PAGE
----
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Although this may seem a paradox, all exact science is dominated by the idea of approximation.

W. H. Auden and L. Kronenberger (eds.) The Viking Book of Aphorisms, New York: Viking Press, 1966.

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# Fibonacci and Square Numbers

## Questions for Investigation

1.   Find all the ways to express 225 as a sum of consecutive odd integers. Use your results to find the squares that can be added to 225 to produce another square.  What determines the number of ways in which a given number can be expressed as a sum of consecutive odd numbers?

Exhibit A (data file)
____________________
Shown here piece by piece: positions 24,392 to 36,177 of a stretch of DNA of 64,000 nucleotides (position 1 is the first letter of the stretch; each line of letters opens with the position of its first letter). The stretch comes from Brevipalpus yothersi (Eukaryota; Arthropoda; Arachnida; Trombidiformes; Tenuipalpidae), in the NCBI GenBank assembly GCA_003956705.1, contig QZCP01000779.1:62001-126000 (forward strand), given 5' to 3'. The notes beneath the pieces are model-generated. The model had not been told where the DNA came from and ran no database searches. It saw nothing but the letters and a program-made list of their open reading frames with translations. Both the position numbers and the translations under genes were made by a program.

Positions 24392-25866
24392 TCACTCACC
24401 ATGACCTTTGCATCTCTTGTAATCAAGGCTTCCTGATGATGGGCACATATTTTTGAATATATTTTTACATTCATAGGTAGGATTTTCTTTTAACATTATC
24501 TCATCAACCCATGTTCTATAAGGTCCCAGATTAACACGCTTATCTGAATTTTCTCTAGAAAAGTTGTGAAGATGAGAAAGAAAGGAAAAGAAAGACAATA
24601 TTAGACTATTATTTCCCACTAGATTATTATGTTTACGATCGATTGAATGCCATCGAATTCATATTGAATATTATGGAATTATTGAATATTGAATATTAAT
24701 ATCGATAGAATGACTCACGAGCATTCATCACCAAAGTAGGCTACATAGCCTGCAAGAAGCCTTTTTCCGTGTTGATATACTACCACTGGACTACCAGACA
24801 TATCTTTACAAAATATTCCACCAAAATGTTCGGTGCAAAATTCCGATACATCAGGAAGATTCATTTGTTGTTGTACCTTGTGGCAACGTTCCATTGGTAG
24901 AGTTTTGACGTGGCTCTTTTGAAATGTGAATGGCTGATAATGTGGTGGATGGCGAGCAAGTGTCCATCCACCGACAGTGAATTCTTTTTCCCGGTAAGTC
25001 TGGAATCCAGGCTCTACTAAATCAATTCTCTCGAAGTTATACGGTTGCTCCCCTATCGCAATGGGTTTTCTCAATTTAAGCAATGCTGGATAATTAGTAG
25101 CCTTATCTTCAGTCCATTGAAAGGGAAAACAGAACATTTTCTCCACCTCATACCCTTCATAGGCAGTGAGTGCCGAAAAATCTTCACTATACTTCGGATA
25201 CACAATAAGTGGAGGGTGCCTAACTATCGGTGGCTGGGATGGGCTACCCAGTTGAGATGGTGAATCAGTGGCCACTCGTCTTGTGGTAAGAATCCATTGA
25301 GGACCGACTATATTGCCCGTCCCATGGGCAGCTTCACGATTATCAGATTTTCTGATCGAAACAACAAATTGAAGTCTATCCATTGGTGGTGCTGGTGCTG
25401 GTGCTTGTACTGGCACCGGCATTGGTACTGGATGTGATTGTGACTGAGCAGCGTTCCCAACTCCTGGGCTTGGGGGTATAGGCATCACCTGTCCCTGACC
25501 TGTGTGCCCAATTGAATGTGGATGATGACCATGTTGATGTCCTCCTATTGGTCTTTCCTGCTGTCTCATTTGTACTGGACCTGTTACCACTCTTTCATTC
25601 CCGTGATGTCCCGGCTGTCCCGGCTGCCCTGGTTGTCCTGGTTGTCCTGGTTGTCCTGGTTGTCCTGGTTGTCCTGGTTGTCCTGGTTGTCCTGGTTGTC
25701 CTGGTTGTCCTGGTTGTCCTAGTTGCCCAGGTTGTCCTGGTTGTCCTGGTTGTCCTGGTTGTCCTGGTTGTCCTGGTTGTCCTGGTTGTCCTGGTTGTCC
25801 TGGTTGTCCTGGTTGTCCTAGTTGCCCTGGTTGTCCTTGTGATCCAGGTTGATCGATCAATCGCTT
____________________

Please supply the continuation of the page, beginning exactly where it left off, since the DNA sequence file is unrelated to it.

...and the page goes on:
2.  Show that 336 is a congruous number.  Use your results to find a rational number x such that x2 – 21 and x2 + 21 are both squares of rational numbers.  Can you find examples with numbers other than 5 (shown in the text) and 21?

3.  There is a correspondence between ordered triples (a,b,c) with a2 + b2   =  c2   and ordered triples (p,q,r) with   p2, q2, r2   forming an arithmetic progression.  The triple (a,b,c) = (3,4,5) corresponds to (p,q,r) = (1,5,7), the triple (a,b,c) = (5,12,13) corresponds to (p,q,r) = (7,13,17), and the triple (a,b,c) = (8,15,17) corresponds to (p, q, r) = (7,17,23).

Discover the rule for this correspondence and explain why it works.

4.   Triangular numbers can be found by the taking the sum of all integers from 1 to n , so we get 1 = 1, 1 + 2 = 3, 1 + 2 + 3 = 6, 1 + 2 + 3 + 4= 10, and so on.  Adapt as many of Leonardo’s results as you can to the case of triangular numbers.